Plaintiffs often try to allege fraud by claiming that the defendant made a promise that he did not intend to keep. As this decision points out, that mere allegation is not good enough to state a claim. Rather, the complaint must allege facts that support the allegation the promise was made all the while with the intent to not keep it. For example, if the promisor lacked the means to keep his promise or had no reasonable expectation of getting the means to do so, then it might be said he lied when he said what he could not deliver.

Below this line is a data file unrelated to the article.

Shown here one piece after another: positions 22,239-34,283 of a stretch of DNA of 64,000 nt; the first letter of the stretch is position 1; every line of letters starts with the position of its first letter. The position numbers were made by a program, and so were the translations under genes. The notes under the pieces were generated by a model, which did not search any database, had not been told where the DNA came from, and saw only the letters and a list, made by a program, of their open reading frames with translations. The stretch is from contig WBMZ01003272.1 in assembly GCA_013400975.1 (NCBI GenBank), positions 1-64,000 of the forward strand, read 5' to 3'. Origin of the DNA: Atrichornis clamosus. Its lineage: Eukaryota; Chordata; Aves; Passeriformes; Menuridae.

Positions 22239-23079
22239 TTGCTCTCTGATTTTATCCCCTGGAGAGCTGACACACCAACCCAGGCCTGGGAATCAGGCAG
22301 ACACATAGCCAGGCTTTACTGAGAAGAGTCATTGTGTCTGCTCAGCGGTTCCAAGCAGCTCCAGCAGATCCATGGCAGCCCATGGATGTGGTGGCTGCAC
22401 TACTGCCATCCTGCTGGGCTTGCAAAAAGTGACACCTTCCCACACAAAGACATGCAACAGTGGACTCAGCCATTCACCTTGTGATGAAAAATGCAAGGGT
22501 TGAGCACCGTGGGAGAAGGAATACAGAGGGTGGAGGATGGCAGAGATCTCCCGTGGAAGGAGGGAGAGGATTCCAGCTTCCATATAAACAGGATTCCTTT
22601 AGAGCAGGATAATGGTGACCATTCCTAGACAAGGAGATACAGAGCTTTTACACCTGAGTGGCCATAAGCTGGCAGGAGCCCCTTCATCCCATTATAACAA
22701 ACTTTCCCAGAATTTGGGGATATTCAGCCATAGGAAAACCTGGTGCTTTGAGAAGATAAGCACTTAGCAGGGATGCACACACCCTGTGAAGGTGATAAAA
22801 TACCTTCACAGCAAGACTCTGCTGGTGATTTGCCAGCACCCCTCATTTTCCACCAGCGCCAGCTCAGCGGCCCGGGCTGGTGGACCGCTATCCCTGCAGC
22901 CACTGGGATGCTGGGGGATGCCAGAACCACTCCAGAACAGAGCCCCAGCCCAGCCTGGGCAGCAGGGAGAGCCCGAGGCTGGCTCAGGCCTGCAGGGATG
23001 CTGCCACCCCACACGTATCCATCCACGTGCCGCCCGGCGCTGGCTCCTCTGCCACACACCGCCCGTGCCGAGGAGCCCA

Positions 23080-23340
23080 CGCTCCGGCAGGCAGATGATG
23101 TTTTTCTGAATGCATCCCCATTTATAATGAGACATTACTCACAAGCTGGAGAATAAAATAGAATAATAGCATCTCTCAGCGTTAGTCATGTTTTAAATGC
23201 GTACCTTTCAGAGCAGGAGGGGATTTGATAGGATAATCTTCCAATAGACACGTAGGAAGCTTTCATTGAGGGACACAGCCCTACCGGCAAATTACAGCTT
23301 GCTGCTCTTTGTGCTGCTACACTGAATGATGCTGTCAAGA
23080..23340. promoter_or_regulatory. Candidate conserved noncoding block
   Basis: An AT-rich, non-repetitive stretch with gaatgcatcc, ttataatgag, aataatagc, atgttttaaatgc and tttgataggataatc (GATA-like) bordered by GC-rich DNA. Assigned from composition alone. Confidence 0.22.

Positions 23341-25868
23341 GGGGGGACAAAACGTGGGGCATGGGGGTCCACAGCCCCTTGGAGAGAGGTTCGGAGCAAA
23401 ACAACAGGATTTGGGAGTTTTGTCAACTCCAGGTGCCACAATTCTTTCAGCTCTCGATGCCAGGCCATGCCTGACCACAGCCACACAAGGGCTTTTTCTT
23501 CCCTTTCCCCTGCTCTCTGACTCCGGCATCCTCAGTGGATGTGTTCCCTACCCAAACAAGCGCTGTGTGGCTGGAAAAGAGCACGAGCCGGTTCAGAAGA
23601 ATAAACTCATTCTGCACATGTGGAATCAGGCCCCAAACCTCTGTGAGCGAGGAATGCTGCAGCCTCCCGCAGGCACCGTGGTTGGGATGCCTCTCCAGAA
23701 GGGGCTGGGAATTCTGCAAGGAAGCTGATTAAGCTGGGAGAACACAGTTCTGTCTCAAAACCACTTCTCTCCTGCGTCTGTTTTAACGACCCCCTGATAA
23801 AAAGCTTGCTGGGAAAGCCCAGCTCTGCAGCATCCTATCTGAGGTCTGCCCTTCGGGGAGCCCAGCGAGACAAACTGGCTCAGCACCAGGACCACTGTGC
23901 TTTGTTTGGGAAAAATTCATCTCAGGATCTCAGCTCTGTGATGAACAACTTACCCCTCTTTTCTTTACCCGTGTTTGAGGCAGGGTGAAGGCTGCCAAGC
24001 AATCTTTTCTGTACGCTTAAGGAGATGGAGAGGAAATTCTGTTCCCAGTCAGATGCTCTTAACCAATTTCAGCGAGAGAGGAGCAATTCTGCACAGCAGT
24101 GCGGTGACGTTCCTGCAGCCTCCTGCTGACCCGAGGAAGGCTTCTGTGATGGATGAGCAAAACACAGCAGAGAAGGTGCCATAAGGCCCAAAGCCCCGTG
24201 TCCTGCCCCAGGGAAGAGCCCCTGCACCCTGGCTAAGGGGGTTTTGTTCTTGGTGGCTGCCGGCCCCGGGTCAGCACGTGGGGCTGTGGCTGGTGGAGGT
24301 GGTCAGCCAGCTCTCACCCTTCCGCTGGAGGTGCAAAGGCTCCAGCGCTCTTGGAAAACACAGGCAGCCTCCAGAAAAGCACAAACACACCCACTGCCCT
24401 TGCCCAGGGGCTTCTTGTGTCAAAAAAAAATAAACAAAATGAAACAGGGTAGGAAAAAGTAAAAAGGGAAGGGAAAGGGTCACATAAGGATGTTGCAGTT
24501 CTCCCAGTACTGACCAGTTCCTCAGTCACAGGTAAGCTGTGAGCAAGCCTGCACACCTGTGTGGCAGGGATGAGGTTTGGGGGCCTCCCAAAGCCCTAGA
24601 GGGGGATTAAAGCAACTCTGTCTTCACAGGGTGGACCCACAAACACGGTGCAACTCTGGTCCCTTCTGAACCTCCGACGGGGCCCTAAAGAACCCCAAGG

This decision also has an excellent analysis of the conspiracy theory of jurisdiction.